The Talmud is a collection of instructions that form a central text in Rabbinic Judaism. There are actually two versions, the Babylonian Talmud was created by Babylonian Jews and is widely accepted as authoritative. A second, Jerusalem Talmud exists, but it’s not generally taught or accepted.
There are several interesting events written in the Babylonian Talmud that occurred between AD 30 and the destruction of the temple in AD 70.
Our Rabbis taught: During the last forty years before the destruction of the Temple the lot [‘For the Lord’] did not come up in the right hand; nor did the crimson-coloured strap become white; nor did the westernmost light shine; and the doors of the Hekal would open by themselves, until R. Johanan b. Zakkai rebuked them, saying: Hekal, Hekal, why wilt thou be the alarmer thyself? I know about thee that thou wilt be destroyed, for Zechariah ben Ido has already prophesied concerning thee: Open thy doors, O Lebanon, that the fire may devour thy cedars.
It would seem that up until the temple was destroyed, 40 years after the death of Jesus, that four strange things commonly happened:
- The Lot for the Lord was not correct. This was a bit like rolling dice. The priest would cast the lots and take up two, one in the left hand and one in the right. If the lot for the Lord was in the right hand then all of Israel was joyful, but if it came up in the left they were not. It seems God was not happy that Israel rejected Jesus.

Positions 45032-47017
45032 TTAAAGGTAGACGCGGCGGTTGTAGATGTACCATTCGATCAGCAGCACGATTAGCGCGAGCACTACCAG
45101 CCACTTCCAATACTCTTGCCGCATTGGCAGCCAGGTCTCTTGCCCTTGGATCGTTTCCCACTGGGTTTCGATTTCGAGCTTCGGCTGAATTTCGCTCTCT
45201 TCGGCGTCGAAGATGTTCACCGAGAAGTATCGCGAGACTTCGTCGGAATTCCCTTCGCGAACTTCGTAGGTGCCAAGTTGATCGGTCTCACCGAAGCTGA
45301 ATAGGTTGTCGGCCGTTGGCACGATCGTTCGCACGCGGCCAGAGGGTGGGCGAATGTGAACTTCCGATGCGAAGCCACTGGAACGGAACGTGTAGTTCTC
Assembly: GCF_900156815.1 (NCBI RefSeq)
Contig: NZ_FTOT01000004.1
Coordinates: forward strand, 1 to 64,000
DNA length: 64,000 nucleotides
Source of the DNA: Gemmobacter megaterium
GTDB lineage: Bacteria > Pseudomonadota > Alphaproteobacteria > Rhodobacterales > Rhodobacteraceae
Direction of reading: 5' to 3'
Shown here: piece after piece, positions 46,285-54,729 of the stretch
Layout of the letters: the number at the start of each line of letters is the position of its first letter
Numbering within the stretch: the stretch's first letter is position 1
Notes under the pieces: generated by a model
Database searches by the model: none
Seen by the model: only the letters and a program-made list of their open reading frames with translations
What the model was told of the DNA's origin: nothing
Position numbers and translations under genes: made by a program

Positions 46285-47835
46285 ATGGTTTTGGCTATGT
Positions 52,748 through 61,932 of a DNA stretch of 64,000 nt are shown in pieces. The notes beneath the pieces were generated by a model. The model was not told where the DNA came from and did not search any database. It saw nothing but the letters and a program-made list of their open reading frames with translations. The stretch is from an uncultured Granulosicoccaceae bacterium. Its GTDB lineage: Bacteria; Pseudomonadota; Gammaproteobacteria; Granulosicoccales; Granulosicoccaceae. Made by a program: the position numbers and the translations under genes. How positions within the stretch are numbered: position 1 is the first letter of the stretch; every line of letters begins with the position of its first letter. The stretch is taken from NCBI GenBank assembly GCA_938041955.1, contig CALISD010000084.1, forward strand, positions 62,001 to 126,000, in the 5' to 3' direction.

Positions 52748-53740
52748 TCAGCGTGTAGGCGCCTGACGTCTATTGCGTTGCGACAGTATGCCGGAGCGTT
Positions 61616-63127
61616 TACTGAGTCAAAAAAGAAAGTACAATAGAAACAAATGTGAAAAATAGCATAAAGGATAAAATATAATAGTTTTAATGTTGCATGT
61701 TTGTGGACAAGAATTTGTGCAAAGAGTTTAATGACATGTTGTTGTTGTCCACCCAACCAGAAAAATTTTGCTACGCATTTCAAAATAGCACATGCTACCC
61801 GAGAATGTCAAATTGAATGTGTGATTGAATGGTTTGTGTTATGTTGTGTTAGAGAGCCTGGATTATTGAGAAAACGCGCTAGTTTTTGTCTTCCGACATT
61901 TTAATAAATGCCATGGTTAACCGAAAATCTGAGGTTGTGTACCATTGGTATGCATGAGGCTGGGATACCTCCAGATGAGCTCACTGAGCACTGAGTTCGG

- The strip was not white. The strip was a piece of cloth tied to the Azazel goat, with a portion of the red cloth tied to the Temple door. Each year the cloth would turn white and signify the atonement of Yom Kippur was acceptable to the Lord. This annual event happened until AD 30 when the cloth would no longer turn white. Jesus is now the only acceptable sacrifice God will accept.
- The light did not shine. The seven candle-stick Menorah in the Temple went out and would not shine for 40 years. For 12,500 nights in a row this lamp would not stay lit.
- The doors would open themselves. The Temple doors would swing open every night of their own accord. This also happened for the 40 years following the crucifixion of Jesus.
I don’t place the same measure of authority on the Talmud as I do the scriptures, but these historical records are interesting. I’ll leave it up to you to study these events in more depth, but the point is the Jewish leadership of the day recognized something was amiss between 30 AD and 70 AD.
What was amiss? The fact that the Jewish people missed their Messiah. They were looking for a Messiah that would deliver them from the oppression of Rome. He would build an everlasting temple and usher in an era of peace. They failed to recognize the verses Jesus fulfilled in his first coming. These prophecies spoke of his being mocked (Psalm 22:7). They spoke of his hands and feet being pierced (Psalms 22:16). He would be rejected by men (Isaiah 53:3). He would be a rock of offence for both houses of Israel (Isaiah 8:14).
Romans 11 tells us that one day Israel will return to God Rom 11:25,26 “For I do not want you, brethren, to be uninformed of this mystery—so that you will not be wise in your own estimation—that a partial hardening has happened to Israel until the fullness of the Gentiles has come in; and so all Israel will be saved;“